Harley-Davidson Model J Built The Traditional Way Can Still Race

by Daniel Patrascu from https://www.autoevolution.com

There are a great number of custom bikes being made just for show. They look stunning, feel great, but they are not really meant to be ridden, just admired. That’s not the case with the one here.

Back in the months when the health crisis was not all that bad, yet we all were hunkered down as if there was no worse tomorrow, all major motorcycle shows were canceled – as was pretty much everything else, for that matter. To fill the void, Harley-Davidson set up The No Show, an online event dedicated to the custom builders who all of a sudden had no place to show their masterpieces. 60 builders from 10 countries were featured in the series, and the Model J in the gallery above is one of them.

As one of the earliest motorcycles in the bike maker’s portfolio, the Model J still captures the imagination of custom builders. Introduced in 1915 as mostly a military motorcycle, it quickly rose to top of the range status, and was seen on the battlefields, on the streets, and on the tracks. Sadly, there are not that many of them left today, that’s why we’re more than glad to talk about one once we get wind of it.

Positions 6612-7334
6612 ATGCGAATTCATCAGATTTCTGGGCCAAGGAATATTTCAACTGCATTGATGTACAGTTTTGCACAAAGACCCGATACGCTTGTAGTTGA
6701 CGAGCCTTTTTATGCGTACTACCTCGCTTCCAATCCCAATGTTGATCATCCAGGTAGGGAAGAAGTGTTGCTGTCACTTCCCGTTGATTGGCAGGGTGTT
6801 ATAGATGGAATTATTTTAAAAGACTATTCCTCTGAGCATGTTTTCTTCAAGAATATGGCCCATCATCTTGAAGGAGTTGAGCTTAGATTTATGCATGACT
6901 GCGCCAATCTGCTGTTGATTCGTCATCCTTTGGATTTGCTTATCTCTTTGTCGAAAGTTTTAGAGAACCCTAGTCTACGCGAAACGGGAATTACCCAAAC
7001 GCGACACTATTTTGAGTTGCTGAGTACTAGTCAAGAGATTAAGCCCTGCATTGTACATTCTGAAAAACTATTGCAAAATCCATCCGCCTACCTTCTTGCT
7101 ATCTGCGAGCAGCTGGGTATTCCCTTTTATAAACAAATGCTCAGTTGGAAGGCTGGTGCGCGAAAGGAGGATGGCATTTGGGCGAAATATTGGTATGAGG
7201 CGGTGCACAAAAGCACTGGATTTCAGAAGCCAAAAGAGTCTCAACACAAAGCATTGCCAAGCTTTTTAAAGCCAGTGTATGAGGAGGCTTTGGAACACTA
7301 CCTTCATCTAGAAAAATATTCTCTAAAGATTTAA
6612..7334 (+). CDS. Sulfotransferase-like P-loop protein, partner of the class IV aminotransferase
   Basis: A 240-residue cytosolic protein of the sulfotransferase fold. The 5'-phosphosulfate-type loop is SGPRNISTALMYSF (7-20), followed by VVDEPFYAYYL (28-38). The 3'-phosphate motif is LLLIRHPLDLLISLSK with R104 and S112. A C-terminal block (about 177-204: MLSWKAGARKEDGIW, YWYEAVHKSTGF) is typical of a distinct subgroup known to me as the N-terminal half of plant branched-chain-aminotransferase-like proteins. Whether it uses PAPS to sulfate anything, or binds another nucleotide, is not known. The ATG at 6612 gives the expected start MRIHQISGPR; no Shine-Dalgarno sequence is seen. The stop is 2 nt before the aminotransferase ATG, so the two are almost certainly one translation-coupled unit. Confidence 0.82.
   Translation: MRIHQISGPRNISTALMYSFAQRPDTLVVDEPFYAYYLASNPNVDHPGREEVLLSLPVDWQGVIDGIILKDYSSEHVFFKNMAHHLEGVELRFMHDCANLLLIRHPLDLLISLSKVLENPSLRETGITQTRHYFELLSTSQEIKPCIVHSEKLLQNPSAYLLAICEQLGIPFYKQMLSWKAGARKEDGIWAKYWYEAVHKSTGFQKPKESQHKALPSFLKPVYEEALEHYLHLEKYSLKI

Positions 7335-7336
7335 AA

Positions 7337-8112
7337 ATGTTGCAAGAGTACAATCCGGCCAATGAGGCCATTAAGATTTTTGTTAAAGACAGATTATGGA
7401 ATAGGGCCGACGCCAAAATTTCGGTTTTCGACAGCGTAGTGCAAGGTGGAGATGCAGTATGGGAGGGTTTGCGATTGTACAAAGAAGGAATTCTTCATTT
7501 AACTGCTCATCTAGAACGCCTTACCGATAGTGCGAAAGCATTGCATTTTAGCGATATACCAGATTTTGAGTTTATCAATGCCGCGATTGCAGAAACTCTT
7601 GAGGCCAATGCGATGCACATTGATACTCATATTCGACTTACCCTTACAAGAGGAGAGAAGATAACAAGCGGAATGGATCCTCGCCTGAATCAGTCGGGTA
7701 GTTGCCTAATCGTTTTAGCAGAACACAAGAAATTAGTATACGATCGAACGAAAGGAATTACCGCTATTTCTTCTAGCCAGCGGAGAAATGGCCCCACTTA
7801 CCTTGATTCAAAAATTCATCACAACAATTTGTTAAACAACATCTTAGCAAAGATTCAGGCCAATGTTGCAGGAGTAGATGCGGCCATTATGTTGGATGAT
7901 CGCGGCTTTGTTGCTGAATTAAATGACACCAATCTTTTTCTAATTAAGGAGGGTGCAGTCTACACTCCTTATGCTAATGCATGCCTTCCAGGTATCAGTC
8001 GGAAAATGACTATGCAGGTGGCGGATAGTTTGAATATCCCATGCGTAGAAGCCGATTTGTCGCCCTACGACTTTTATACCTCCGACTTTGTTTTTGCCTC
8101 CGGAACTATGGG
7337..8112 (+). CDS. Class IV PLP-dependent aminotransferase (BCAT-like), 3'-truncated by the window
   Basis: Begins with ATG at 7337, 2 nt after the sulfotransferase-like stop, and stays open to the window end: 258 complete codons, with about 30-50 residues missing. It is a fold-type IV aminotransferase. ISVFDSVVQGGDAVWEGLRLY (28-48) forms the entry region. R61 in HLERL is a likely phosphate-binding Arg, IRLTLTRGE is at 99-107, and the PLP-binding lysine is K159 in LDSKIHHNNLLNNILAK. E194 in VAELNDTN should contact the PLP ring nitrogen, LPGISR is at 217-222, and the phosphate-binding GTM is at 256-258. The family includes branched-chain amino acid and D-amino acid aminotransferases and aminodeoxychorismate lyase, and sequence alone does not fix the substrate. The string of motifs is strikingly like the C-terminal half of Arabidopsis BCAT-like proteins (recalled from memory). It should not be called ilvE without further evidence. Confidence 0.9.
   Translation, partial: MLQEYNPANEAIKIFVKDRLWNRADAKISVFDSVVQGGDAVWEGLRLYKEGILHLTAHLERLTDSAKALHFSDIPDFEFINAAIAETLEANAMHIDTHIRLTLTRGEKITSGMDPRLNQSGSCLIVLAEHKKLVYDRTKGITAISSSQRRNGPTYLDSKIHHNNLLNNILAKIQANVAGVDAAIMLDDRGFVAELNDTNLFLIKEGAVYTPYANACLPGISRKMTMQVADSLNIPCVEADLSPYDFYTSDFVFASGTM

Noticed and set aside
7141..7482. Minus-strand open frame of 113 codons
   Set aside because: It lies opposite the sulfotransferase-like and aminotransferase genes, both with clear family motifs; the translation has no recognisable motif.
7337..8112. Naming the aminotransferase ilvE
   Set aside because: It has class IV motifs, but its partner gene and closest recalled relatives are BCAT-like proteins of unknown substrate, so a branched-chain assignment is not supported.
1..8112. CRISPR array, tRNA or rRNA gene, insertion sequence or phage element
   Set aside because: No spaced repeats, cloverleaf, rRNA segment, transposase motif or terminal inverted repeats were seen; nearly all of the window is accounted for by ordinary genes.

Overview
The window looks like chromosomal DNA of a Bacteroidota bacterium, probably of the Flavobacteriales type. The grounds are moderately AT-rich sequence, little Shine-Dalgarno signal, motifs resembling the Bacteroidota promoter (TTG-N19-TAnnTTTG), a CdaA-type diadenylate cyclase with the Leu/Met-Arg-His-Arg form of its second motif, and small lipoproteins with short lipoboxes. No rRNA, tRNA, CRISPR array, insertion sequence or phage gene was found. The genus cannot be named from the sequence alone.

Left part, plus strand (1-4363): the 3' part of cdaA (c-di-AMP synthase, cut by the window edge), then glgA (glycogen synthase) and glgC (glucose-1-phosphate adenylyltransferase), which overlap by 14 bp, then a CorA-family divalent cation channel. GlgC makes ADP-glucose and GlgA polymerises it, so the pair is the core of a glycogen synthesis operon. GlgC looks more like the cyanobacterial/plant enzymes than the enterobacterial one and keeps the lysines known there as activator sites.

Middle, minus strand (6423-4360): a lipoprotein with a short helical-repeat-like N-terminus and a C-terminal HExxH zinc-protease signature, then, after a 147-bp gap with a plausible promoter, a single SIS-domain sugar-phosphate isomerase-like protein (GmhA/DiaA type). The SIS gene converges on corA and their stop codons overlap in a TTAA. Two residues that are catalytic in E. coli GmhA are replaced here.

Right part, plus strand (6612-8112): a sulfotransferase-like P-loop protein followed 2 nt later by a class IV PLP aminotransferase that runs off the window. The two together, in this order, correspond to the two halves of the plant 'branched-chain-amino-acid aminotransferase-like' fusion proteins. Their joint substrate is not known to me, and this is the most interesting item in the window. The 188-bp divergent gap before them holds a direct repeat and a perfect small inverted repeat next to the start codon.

The Model J we have here comes from 1927, and was remade back in 2016 by a shop called Built The Traditional Way from Grove City, Ohio. The man behind it showed it first during that year’s Born Free motorcycle show, from where he returned, obviously, with an award, and decided to show it once again in Harley’s The No Show.

Made on a custom worked frame and boasting a new tank and lowered seat height, the bike is powered by a rugged and race-proven 93ci engine (1.5-liter) that came to be after modifications were made to a 61ci unit (1.0-liter).

We are not given any info on the performance numbers for the bike, but we reckon they are more than enough for the races this two-wheeler takes part in. Because yes, its builder, Justin Walls, does not use it as a museum piece, but as a full time racer any time he gets – and that is clearly visible on every part of the bike.


Please follow and like us:
Pin Share
Scroll to Top